Twentieth of the voyage; thirteenth day of the Pacific crossing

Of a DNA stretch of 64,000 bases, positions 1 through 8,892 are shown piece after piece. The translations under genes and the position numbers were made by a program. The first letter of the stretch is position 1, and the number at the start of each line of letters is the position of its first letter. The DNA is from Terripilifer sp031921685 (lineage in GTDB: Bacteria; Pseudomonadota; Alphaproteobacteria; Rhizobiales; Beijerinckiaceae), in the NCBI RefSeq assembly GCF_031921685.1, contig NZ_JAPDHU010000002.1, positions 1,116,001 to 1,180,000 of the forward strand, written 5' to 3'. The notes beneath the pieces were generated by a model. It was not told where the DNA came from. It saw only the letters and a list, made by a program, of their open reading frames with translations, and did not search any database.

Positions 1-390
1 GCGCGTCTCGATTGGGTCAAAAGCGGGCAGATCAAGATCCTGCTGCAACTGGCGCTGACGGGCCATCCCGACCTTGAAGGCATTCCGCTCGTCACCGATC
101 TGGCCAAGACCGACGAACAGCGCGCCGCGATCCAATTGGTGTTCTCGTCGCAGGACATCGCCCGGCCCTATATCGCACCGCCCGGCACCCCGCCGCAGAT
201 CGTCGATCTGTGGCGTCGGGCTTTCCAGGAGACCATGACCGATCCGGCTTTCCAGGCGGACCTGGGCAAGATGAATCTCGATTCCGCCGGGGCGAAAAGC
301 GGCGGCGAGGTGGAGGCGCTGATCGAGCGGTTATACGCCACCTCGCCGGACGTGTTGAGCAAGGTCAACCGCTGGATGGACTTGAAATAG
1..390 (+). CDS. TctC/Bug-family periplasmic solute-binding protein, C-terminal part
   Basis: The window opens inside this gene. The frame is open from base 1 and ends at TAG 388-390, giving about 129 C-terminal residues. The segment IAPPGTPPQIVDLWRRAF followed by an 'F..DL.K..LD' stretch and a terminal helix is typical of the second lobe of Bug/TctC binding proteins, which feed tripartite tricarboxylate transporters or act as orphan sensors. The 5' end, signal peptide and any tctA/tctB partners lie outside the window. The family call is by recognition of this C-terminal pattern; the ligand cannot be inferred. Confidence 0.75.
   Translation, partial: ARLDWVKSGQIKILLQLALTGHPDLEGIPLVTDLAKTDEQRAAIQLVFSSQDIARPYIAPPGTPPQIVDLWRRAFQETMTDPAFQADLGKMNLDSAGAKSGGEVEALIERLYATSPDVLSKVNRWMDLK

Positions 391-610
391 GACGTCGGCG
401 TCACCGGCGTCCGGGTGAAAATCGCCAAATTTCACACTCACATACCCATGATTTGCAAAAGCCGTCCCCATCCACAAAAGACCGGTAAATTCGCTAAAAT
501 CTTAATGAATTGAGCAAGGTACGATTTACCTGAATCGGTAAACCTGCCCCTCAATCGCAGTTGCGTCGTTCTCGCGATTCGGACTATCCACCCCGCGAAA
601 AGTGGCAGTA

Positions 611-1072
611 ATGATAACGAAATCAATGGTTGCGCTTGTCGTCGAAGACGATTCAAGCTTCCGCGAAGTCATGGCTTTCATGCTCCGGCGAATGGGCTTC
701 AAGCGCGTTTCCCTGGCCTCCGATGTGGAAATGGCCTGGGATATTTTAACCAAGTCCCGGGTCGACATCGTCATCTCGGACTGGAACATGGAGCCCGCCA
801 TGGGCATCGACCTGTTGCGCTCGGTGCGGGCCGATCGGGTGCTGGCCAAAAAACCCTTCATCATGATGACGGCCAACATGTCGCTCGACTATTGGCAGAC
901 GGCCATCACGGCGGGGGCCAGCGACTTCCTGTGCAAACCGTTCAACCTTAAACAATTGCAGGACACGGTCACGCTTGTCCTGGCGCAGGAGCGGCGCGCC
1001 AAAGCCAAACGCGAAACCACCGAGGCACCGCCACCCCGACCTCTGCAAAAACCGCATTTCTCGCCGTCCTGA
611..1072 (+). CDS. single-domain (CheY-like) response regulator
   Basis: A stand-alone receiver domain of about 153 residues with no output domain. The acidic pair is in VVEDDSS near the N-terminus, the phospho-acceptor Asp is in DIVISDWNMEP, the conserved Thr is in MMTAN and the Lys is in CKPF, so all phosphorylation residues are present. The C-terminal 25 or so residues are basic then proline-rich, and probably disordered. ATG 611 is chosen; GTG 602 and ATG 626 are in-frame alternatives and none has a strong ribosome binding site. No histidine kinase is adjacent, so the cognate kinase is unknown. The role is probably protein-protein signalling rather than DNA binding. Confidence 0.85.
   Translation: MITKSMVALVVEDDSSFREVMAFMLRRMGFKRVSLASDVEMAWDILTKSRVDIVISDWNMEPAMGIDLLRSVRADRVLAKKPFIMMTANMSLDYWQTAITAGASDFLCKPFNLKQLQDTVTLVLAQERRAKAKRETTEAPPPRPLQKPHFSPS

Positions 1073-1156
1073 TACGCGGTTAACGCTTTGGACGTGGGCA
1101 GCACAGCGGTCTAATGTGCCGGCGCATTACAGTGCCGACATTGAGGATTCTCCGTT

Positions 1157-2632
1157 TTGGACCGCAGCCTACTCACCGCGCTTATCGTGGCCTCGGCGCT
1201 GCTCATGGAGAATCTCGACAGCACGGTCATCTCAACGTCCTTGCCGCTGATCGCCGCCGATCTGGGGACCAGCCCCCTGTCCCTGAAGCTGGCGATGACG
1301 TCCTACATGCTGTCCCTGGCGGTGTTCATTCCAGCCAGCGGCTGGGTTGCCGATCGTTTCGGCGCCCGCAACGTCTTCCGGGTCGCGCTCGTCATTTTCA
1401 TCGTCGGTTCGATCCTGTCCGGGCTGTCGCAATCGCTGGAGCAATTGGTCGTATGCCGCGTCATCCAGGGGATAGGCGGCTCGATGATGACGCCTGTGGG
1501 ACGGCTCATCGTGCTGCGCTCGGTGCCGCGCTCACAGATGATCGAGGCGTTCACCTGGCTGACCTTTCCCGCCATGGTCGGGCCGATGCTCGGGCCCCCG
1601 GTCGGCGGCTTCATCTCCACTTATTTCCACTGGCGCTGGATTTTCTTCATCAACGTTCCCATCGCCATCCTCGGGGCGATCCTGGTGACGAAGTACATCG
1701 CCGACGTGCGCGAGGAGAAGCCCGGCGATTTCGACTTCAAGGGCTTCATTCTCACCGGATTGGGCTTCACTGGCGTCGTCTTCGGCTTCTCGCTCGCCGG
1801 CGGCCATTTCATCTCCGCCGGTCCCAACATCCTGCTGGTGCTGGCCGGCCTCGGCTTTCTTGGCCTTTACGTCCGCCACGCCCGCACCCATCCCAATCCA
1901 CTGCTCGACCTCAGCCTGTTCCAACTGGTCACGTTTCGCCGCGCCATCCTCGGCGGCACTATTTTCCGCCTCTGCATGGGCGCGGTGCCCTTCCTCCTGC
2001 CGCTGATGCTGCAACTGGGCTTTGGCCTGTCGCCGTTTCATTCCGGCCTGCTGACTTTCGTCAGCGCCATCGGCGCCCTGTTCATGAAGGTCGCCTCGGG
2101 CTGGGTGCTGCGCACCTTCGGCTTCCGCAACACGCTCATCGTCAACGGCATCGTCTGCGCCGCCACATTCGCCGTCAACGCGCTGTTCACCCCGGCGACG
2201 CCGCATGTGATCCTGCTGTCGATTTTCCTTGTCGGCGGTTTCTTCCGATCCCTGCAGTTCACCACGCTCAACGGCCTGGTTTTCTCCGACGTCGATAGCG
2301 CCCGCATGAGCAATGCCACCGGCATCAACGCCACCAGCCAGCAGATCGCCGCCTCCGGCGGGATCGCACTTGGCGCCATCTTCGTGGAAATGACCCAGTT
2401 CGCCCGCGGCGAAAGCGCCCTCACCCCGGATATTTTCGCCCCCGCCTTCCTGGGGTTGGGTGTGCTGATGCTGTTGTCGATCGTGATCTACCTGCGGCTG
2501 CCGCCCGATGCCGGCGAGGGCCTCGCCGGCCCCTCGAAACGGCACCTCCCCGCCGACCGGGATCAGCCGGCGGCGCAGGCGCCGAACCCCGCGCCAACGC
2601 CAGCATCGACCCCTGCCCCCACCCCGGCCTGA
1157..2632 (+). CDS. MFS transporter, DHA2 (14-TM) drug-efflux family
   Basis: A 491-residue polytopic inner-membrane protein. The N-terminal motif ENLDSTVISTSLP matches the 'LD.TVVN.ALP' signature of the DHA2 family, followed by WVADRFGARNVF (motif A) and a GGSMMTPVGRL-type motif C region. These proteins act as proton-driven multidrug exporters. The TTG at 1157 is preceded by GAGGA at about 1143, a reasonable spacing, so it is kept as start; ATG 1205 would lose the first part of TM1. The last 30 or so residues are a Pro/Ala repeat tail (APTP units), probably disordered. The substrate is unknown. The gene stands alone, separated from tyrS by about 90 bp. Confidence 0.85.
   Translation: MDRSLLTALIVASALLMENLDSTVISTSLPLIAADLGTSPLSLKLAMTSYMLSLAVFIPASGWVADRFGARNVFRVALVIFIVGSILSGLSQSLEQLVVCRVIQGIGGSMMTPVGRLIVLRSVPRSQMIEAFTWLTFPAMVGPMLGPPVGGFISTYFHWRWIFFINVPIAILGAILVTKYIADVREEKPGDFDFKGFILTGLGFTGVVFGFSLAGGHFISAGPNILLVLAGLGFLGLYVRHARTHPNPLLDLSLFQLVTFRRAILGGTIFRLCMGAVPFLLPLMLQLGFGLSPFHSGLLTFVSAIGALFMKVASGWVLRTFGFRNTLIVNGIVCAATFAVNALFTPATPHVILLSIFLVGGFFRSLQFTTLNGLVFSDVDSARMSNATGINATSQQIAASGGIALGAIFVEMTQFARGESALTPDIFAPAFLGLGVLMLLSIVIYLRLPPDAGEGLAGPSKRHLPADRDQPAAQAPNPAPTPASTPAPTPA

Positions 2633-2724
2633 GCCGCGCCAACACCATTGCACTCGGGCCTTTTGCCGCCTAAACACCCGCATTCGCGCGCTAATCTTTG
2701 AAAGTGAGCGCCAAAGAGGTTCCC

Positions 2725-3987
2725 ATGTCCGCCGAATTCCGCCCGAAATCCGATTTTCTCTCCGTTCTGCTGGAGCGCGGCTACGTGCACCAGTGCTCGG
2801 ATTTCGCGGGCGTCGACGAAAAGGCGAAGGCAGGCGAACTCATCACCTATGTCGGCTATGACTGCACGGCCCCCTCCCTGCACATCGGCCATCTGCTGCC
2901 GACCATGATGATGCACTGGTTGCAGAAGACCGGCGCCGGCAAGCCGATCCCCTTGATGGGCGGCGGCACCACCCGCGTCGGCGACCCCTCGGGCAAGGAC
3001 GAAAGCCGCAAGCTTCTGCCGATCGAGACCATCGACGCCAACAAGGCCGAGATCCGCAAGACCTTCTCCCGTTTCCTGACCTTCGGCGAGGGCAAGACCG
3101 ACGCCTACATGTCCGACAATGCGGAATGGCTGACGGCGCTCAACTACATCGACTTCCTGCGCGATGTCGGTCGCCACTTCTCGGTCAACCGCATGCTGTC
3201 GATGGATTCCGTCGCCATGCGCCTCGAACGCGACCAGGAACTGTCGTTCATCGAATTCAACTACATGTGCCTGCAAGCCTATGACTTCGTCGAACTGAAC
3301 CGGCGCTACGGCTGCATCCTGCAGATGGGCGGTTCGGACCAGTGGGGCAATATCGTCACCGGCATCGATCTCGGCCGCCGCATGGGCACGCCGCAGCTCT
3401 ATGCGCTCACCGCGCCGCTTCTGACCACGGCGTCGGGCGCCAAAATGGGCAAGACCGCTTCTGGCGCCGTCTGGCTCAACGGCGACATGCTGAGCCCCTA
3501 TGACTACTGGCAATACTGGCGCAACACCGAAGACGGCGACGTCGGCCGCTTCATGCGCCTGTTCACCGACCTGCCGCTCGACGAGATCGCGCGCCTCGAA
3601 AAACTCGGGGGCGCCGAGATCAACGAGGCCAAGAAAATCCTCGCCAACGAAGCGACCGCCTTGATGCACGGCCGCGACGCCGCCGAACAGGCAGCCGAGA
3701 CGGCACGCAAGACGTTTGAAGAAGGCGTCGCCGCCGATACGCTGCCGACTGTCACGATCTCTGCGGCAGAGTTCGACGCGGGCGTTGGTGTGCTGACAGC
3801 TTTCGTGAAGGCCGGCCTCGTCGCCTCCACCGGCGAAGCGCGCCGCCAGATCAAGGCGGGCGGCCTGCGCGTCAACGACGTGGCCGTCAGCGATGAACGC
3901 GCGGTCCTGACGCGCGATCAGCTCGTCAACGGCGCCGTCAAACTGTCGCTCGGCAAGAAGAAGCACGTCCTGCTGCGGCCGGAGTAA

At last the Pacific lives up to its name, although yesterday I did see my first flying fish in the last of the serious waves. By day 13 of the Pacific crossing, past halfway in the total voyage, I have thought much of sailors in small boats navigating the Pacific: Islander sailors setting off for distant and most likely unknown shores on rafts and canoes; Magellan and his crews as the first Europeans emerging for months on the ocean; Bligh and the open boat that he navigated all the way to Batavia; but above all lone sailors, especially at night in heavy seas, having to rely on the boat-builder’s skill and a good deal of luck, especially when the stars are obscured, the moon is on strike and the night pitch-black. For the captain, to take on an ocean like this as a solo sailor (we were talking about 16-year Jessica Watson) is pure madness, the risk of accident at night – a log, a whale, whatever – far too high. And it certainly wouldn’t be pleasurable.